Interaction of genetic deficiency of endothelial nitric oxide, gender, and pregnancy in vascular responses to injury in mice. J. Clin. Invest. 101, 1225–1232 (1998).

  16. 16.

    Cloned and expressed nitric oxide synthase structurally resembles cytochrome P-450 reductase. Nature 351, 714–718 (1991).

  17. 17.

    & Calcium-dependent nitric oxide synthesis in endothelial cytosol is mediated by calmodulin. FEBS Lett. 265, 133–136 (1990).

  18. 18.

    , , , & Intracellular pH and tyrosine phosphorylation but not calcium determine shear stress-induced nitric oxide production in native endothelial cells. Circ. Res. 78, 750–758 (1996).

  19. 19.

    , , , & Fluid shear stress stimulates phosphorylation of Akt in human endothelial cells: involvement in suppression of apoptosis. Circ. Res. 83, 334–342 (1998).

  20. 20.

    Mechanism of activation of protein kinase B by insulin and IGF-1. EMBO J. 15, 6541–6551 (1996).

  21. 21.

    Vascular endothelial growth factor/vascular permeability factor augments nitric oxide release from quiescent rabbit and human vascular endothelium. Circulation 95, 1030–1037 (1997).

  22. 22.

    Nitric oxide synthase lies downstream from vascular endothelial growth factor-induced but not basic fibroblast growth factor-induced angiogenesis. J. Clin. Invest. 99, 2625–2634 (1997).

  23. 23.

    , & Vascular endothelial growth factor induces expression of the antiapoptotic proteins Bcl-2 and A1 in vascular endothelial cells. J. Biol. Chem. 273, 13313–13316 (1998).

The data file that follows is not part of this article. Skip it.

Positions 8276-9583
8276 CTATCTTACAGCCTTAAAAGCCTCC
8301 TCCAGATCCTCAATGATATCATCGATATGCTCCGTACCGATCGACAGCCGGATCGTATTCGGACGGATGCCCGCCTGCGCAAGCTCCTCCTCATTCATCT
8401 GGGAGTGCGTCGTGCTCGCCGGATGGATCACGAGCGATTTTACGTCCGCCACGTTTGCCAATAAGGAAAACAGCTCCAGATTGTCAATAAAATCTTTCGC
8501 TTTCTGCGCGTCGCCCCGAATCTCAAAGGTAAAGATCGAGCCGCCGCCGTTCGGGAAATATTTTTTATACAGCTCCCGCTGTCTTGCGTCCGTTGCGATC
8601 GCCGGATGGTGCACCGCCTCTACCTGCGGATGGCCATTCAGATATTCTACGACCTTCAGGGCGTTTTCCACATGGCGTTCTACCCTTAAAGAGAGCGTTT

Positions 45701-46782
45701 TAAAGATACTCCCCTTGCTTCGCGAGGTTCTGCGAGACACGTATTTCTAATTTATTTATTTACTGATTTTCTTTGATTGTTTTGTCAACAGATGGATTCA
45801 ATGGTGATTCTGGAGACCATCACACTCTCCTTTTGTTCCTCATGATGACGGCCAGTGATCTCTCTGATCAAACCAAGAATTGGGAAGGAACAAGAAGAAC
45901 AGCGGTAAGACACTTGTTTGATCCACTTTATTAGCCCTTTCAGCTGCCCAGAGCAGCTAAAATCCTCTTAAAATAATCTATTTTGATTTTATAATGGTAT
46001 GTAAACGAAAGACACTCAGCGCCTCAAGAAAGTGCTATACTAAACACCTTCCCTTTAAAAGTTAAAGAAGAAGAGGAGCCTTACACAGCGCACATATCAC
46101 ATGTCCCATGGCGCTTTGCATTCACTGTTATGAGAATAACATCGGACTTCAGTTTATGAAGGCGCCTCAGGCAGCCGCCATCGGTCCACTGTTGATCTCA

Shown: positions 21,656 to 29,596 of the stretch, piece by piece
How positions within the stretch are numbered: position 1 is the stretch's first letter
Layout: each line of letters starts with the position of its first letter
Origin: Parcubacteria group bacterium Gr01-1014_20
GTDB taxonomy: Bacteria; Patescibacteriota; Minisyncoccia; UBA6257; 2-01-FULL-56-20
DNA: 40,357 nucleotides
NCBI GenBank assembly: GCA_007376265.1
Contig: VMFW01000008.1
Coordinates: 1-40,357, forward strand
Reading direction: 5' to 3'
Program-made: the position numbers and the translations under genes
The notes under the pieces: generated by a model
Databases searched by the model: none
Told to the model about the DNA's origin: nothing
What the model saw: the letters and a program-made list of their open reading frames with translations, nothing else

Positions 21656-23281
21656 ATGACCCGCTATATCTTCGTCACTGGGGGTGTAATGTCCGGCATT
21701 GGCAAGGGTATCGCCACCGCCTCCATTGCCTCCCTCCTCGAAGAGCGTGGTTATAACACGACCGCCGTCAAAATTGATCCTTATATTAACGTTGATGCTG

24. 24.

    Isoforms of nitric oxide synthase. Characterization and purification from different cell types. Biochem. Pharmacol. 42, 1849–1857 (1991).

  25. 25.

    , & Calcium promotes cell survival through CaM-K kinase activation of the protein kinase-B pathway. Nature 396, 584–587 (1998).

  26. 26.

    , , & Nitric oxide modulates the expression of monocyte chemoattractant protein 1 in cultured human endothelial cells. Circ. Res. 76, 980–986 (1995).

  27. 27.

    , , , & Matrix adhesion and Ras transformation both activate a phosphoinositide 3-OH kinase and protein kinase B/Akt cellular survival pathway. EMBO J. 16, 2783–2793 (1997).

  28. 28.

    , , & Suppression of apoptosis by nitric oxide via inhibition of ICE-like and CPP32-like proteases. J. Exp. Med. 185, 601–608 (1997).

  29. 29.

    Suppression of c-Myc-induced apoptosis by Ras signalling through PI(3)K and PKB. Nature 385, 544–548 (1997).

  30. 30.

    , & Detection and quantification of phosphotyrosine in proteins. Methods Enzymol. 99, 387–402 (1983).

Download references

Acknowledgements

We thank C. Goebel, I. Winter and S. Ficus for expert technical assistance. This work was supported by grants from the Deutsche Forschungsgemeinschaft.

Author information

Affiliations

  1. *Molecular Cardiology, Department of Internal Medicine IV, and

    • Stefanie Dimmeler
    • , Corinna Hermann
    •  & Andreas M. Zeiher
  2. †Institute of Cardiovascular Physiology, University of Frankfurt, Theodor-Stern-Kai 7, 60590 Frankfurt, Germany

    • Ingrid Fleming
    • , Beate Fisslthaler
    •  & Rudi Busse

Authors

  1. Search for Stefanie Dimmeler in:

  2. Search for Ingrid Fleming in:

  3. Search for Beate Fisslthaler in:

  4. Search for Corinna Hermann in:

  5. Search for Rudi Busse in:

  6. Search for Andreas M. Zeiher in:

Corresponding author

Correspondence to Andreas M. Zeiher.

Comments

By submitting a comment you agree to abide by our Terms and Community Guidelines. If you find something abusive or that does not comply with our terms or guidelines please flag it as inappropriate.